Why does Michael need dragon’s blood? Why does anyone? Why do I need a magnificent creature’s blood to clear my complexion, to stabilize runespoor eggs when they’re used in conjunction with mooncalf livers, to stain my wood floors, to cure my halitosis, to kill my termite infestation? Why do I need to kill animals of myth and legend, Longtails and Short-Snouts and Ironbellys and Fireballs – Michael loves the last especially, he says he’s saving his holiday bonus to take me to see them – to do anything when Muggles need only to find a plant that grows on the Ivory Coast or the Central Asian plateau – things that work just as well, or not just as well as it happens – what makes dragon’s blood, Probity Probes, lunascopes, Remembralls, Foe-Glasses, Time-Turners automatically better?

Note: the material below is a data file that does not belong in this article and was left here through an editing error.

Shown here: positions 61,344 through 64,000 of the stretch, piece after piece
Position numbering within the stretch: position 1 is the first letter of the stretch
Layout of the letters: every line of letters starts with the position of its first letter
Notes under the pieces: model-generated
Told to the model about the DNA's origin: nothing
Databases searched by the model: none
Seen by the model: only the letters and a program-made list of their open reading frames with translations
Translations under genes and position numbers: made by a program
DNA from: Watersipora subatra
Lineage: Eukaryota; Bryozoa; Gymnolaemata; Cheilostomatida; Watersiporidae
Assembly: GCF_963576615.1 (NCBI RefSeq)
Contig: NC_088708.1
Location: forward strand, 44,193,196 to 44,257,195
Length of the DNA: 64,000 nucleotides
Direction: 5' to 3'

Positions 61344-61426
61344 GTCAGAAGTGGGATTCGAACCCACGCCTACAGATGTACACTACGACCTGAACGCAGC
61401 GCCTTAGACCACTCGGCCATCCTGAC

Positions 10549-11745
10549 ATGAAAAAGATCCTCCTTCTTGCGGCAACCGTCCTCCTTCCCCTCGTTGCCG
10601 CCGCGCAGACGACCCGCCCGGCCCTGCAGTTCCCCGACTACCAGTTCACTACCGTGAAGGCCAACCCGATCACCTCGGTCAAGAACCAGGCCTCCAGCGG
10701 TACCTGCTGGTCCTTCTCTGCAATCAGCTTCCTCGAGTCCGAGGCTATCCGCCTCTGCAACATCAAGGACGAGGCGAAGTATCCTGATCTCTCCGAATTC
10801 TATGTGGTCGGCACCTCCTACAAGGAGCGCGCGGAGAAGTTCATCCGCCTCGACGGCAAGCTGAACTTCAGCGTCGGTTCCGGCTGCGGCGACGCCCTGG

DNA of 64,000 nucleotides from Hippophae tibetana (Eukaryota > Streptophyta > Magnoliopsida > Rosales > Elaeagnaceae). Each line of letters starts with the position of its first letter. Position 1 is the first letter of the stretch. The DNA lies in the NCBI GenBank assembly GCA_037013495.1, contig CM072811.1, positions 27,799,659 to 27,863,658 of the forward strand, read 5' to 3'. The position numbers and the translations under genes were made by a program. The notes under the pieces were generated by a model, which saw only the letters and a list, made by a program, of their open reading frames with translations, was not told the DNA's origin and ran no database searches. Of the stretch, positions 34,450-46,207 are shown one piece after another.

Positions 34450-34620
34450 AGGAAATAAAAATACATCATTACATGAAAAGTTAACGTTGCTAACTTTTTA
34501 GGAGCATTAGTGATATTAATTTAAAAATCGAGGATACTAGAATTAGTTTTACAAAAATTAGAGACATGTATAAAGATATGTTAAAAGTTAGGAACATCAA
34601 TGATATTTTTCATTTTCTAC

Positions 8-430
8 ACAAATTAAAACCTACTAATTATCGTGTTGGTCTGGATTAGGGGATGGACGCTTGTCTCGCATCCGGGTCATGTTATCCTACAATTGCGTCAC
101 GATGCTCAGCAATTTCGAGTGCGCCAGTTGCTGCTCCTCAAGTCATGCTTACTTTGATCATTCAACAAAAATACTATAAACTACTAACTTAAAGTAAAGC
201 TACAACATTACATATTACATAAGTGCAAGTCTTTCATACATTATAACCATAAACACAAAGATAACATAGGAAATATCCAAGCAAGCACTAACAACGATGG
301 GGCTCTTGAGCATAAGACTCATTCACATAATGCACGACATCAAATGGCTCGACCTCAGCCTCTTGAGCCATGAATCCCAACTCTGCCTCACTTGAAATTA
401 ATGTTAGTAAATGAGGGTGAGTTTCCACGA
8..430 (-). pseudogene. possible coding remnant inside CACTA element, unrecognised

Why is Harry Potter, why is Cedric Diggory, why is that Corner boy, even better than my Michael?
Come to think of it, wasn’t that very same Corner boy a Michael too?
Well, how droll.
Fate plays funny tricks. It incites wars and loves. Does it ever bring peace? To anyone? To the wizards and witches rotting in prisons and tombstones for what they’ve done? To the triumphant few who overcame the greatest threat to British magical society in history? To the rest of us, who killed and screamed with the best of them and the worst of them?
Michael loves me. He always has. Such a clever boy, finding a witch with deep emotional scars and fading physical ones, marrying her, letting her take care of everything his heart could ever desire. It worked out so fortunately for him, didn’t it? A veteran girl with a ten-inch slightly springy stick of fig tree wood with a core of unicorn hair, for God’s sake, that’s good for Charms that will take care of everything his heart could ever long for.